Here at ATC Memes, we like to take a break from the humor and share some amazing acts of professionalism in the field of aviation. This next article is no exception…
I witnessed this save first hand and it was nothing short of miraculous. I have attached the original story I wrote as well as a shortened version of the radar and audio replay and the video of the awards presentation which included a humbling speech from the pilot that was flying the aircraft. Hugh McFarland went on to win the Archie League Medal of Safety for the Southwest Region, The President’s Award for best flight assist, the Andy Pitas Memorial Award, among a few other awards for his efforts that day. Please enjoy this great story along with the videos that supplement this great save.
On November 16, 2014 Mr. Hugh McFarland working at Houston TRACON provided an outstanding flight assist to a pilot in very grim circumstances. The VFR rated only pilot departed Kerrville, Texas (KERV) en route to David Wayne Hooks (KDWH) airport in Tomball, Texas (just outside of Houston. After an estimated two hours of flying towards Houston, the pilot became stuck on top of solid IFR weather at 8,500 ft. The IMC weather the pilot was stuck on top of turned out to be almost 8,000 ft thick. The IFR conditions extended hundreds of miles around the Houston area and there was almost no chance the pilot could have flown his aircraft to an airport with reported VFR conditions with the remaining fuel he had on board. The decision was made to attempt a descent through the near 8,000 ft thick layer of solid IMC to the Houston Executive airport (KTME).
I want to take a break for a moment and point out some statistics about VFR pilots encountering IFR conditions. An article from Plane and Pilot Magazine dated in May of 2003 pointed to a study that was conducted some years back that put the average lifespan of a VFR rated pilot encountering IFR conditions at 178 seconds! That is less than 3 minutes a VFR pilot has to live after encountering IFR conditions. Twenty pilots were used as test subjects in this study. 19 of the 20 pilots tested entered graveyard spirals. The 20th would have whip stalled the aircraft had the instructor not intervened. Not one single VFR rated pilot lasted over 8 minutes in IMC.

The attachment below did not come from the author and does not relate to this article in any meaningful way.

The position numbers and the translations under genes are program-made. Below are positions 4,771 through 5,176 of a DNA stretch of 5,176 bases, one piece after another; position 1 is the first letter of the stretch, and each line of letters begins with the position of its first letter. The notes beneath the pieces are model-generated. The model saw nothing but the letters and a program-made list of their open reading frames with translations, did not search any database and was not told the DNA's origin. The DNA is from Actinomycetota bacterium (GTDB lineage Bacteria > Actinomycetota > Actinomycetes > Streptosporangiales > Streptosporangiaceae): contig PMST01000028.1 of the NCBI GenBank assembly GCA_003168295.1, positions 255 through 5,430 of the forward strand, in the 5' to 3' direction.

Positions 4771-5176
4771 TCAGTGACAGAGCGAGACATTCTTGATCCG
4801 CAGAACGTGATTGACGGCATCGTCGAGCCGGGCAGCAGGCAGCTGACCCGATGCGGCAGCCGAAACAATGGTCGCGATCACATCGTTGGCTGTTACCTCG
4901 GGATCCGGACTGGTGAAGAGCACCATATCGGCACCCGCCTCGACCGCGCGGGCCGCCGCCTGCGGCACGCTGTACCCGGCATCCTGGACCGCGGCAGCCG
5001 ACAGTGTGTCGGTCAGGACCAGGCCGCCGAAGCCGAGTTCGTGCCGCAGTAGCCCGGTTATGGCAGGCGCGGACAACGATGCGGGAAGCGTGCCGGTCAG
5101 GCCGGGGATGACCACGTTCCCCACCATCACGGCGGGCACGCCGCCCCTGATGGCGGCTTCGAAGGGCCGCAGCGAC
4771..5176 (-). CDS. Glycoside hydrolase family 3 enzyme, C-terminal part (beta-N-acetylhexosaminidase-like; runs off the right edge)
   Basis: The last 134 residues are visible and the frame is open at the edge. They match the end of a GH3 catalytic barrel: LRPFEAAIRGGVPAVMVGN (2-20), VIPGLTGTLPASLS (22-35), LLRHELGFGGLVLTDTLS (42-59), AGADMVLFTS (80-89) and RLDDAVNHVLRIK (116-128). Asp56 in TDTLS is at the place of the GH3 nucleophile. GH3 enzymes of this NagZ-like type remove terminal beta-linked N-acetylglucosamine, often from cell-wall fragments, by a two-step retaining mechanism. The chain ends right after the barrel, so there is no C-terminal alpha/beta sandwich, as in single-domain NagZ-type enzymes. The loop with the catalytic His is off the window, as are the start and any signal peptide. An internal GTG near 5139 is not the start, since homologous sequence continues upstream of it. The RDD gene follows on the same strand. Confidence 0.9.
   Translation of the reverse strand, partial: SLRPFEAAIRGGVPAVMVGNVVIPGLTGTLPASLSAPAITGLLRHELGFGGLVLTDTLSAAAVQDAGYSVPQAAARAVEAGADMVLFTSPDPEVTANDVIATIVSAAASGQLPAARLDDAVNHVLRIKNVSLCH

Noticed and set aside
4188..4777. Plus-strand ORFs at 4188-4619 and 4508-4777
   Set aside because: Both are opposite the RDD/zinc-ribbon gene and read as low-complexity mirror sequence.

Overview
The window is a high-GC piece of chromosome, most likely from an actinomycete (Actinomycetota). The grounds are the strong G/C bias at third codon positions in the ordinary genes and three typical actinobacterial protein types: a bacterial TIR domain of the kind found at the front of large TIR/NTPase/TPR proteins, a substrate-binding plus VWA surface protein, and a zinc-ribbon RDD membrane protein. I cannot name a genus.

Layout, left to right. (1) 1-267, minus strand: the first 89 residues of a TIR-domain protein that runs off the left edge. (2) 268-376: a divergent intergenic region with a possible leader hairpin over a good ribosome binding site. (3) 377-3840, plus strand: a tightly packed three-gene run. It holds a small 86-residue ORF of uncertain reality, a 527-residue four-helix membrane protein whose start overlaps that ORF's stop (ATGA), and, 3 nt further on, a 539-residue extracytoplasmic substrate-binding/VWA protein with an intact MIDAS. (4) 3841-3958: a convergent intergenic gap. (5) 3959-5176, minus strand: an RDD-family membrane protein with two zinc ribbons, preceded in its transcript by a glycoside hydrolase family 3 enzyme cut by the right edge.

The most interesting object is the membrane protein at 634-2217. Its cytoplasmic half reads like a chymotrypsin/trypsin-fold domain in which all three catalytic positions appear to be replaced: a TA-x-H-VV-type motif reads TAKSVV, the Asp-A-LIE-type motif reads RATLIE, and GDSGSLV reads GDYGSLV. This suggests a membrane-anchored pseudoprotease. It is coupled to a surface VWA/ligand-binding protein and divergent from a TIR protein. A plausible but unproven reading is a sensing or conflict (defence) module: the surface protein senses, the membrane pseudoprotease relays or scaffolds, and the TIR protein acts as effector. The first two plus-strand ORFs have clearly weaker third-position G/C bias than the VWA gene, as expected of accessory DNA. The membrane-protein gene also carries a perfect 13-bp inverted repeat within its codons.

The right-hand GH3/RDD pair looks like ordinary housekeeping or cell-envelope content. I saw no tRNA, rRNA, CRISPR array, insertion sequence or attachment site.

Mr. McFarland talked this pilot through IMC conditions for 20 minutes. Let me say that again, McFarland talked this pilot through IMC conditions for 20 minutes. This pilot was not just trying to keep the aircraft stable and straight for some test like I stated above, the pilot had to descend and turn in these conditions in order to get him and his aircraft safely on the ground. Because of the efforts of McFarland, this pilot lasted almost 7 times longer in IMC conditions than the average VFR rated pilot would have lasted.
The pilot was able to descend through the IMC conditions from 8,500 ft down to 700 ft MSL before he made eye contact with the ground. During this time McFarland, a skilled multi engine instrument rated pilot, went above and beyond in assisting a fellow aviator. McFarland prepped the pilot for the descent, helped the pilot load up his Garmin 430 with KTME, constantly reminded the aircraft of his airspeed, bank angle in the turn, to stay calm, to breathe, to trim the aircraft, to ensure carb heat was on to prevent icing, you name it. Even after McFarland lost radar contact with the aircraft, he continued to provide the position of the KTME airport relative to the last known position of the aircraft. He utilized landmarks as well to help assist the pilot find the airport as the pilot was a bit unfamiliar. It is because of his actions and the actions of the other controllers assisting Hugh that, in my opinion, this pilot is alive today.
Others that assisted with the amazing flight assist were: Joe Hardesty, Ron Sorum, and Rich Davis